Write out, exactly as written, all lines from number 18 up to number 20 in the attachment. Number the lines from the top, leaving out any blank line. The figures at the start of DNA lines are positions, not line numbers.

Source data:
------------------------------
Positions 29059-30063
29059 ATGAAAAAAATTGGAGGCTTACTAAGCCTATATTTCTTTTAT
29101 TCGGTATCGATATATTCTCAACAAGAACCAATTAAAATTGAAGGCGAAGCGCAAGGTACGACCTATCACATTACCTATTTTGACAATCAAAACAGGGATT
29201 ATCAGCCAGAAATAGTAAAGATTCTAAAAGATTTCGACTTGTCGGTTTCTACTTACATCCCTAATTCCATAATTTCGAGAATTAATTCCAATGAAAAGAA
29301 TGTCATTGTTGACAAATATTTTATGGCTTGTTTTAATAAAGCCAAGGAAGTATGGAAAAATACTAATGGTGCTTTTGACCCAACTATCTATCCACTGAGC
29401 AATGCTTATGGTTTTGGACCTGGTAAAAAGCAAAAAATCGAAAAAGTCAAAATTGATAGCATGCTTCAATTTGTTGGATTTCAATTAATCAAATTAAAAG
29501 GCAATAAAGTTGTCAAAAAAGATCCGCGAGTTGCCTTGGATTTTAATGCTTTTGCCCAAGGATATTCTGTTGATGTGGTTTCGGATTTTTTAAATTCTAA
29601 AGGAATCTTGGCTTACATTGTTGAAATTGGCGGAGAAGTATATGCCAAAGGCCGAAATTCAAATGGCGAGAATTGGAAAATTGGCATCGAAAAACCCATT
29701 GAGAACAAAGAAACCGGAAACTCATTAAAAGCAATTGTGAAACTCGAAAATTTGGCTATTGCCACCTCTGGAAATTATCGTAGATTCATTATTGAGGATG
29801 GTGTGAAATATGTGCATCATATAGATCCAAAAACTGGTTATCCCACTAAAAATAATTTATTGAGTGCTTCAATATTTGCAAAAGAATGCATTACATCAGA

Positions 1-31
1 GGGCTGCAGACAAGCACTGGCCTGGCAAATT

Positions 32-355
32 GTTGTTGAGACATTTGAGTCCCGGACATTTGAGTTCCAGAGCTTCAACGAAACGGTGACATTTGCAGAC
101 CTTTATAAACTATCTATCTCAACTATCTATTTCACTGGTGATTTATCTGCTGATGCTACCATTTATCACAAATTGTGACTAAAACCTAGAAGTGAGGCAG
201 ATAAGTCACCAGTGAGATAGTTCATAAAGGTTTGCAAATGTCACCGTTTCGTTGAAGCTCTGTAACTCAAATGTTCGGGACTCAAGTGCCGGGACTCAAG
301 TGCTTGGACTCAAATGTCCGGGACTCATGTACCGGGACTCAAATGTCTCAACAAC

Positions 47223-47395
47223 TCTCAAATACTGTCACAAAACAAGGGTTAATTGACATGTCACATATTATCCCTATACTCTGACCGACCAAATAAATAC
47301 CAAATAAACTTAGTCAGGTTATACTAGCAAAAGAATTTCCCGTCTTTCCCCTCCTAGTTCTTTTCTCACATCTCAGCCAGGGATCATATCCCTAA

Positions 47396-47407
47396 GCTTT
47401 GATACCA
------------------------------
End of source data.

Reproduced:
Positions 47223-47395
47223 TCTCAAATACTGTCACAAAACAAGGGTTAATTGACATGTCACATATTATCCCTATACTCTGACCGACCAAATAAATAC
47301 CAAATAAACTTAGTCAGGTTATACTAGCAAAAGAATTTCCCGTCTTTCCCCTCCTAGTTCTTTTCTCACATCTCAGCCAGGGATCATATCCCTAA